As we get ready for another trip, I’ve been doing some research and preparing for various food issues that might come up as a result of being a vegetarian. I haven’t eaten meat, poultry, or fish – basically anything sentient – for over seven years. With me, as with some people, that’s changed the way I physically react to some forms of meat, so I now have to be more careful about my choices and how I express myself to others as I travel around the world.
As I was considering this, I came up with a few thoughts on how vegetarians can make their lives easier while on the road:
1. Know your body
I know that red meat will make me immediately ill. I know that if there’s a chance there’s red meat involved, I’ll be ill. So, I really should stay away from that. However, time and again, I have put myself in a situation where I thought if I picked something off, it would be okay, or figured sharing a dipping sauce would be no big deal. Know what you get sick from – or what you don’t. If you can manage to take a risk now and again, do so; do not bother wasting a night feeling awful.
2. Make sure you’re clear on what ‘vegetarian’ means
Even in Canada, people think ‘vegetarian’ means I eat fish. Though I was a big sushi fan, this is not the case. I’ve had a bunch of confusion all over about what I eat, so if you want to make sure you’re getting food that you can eat (or at least, not send back), ask if it has meat, fish or poultry in it, to be clear. Tell people what you can or can’t eat, rather than tell them what you are.
3. Be adventurous with what you can have
This is not the time to be picky. There’s delicious vegetarian and vegan food around the world, and some of it might look a bit unusual. Being weirded out by that is not going to get you fed. Try something new – the worst thing that happens is you don’t like it.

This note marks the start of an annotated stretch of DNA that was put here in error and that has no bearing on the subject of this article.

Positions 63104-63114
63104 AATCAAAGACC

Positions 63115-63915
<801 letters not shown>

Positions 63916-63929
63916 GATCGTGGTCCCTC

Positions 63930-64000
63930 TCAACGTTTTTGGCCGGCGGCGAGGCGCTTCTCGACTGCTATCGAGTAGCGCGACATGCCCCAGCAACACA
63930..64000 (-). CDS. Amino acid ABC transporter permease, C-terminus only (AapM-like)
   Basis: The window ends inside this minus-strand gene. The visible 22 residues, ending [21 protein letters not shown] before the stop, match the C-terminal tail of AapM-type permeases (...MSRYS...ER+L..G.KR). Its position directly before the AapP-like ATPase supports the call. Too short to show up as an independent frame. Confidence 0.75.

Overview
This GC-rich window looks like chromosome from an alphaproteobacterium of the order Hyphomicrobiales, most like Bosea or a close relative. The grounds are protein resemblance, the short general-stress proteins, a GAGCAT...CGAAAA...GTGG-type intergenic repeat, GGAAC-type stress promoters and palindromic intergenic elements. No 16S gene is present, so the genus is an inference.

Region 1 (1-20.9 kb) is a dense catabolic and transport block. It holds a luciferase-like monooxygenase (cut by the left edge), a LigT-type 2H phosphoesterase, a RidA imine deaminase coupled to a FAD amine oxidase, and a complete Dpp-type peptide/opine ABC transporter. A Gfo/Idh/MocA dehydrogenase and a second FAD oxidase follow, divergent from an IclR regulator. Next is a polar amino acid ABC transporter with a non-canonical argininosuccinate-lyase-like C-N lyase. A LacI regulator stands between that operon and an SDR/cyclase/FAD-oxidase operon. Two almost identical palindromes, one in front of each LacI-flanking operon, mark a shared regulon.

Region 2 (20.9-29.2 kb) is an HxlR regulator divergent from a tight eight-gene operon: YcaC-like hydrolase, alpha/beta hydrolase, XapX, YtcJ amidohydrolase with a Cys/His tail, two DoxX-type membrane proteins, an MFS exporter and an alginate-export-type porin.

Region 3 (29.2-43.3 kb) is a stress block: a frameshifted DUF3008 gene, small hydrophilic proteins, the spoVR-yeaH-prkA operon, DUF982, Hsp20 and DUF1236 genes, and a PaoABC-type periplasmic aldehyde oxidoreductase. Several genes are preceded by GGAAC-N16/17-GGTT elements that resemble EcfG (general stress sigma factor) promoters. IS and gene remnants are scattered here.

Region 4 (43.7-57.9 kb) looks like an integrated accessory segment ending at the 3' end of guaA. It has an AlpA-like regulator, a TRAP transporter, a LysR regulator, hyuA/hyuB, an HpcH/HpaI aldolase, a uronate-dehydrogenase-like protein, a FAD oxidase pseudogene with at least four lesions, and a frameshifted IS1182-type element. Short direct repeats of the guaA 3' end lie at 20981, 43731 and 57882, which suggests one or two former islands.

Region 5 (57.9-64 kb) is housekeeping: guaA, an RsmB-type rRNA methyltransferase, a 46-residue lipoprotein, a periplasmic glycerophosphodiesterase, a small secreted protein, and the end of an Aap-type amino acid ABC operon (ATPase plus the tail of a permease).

4. Get some helpful tech
If you have access to portable technology like an iPhone or an Android phone, there’s apps out there that you can have on hand to help you find vegetarian and vegan eats, or get your veggie needs across more easily. For the iPhone, I have Veggie Passport, which will tell people what you can and can’t eat in multiple languages, and VegMan, that finds veggie restaurants nearby worldwide.
5. Take healthy snacks with you for emergency situations
I actually think everyone should do this, as hunger is a pernicious evil, out to destroy happy travel days! Good snacks can help in all situations, and options can suck anywhere in the world. This trip, I’m going to try out Nud Fud, which was featured recently on Dragons’ Den. It looks like there’s versions with good protein available, which is a nice option – I find portable protein tough!
What do you do if you’re offered meat in someone’s home, or a similar situation? I haven’t come up against this yet, and in some parts of the world, I’m not sure I could turn down what was offered to me in sincere hospitality, even if it would make me ill. I’d love to hear for other vegetarian travellers – how do you handle this sort of situation?
Frommer’s has an awesome countdown of the 10 Best Cities for Vegetarian Travelers.
I really enjoyed A Little Adrift’s candid post on being vegetarian in China. I’d wondered about this! Shannon’s tips are great for any Veggie traveller!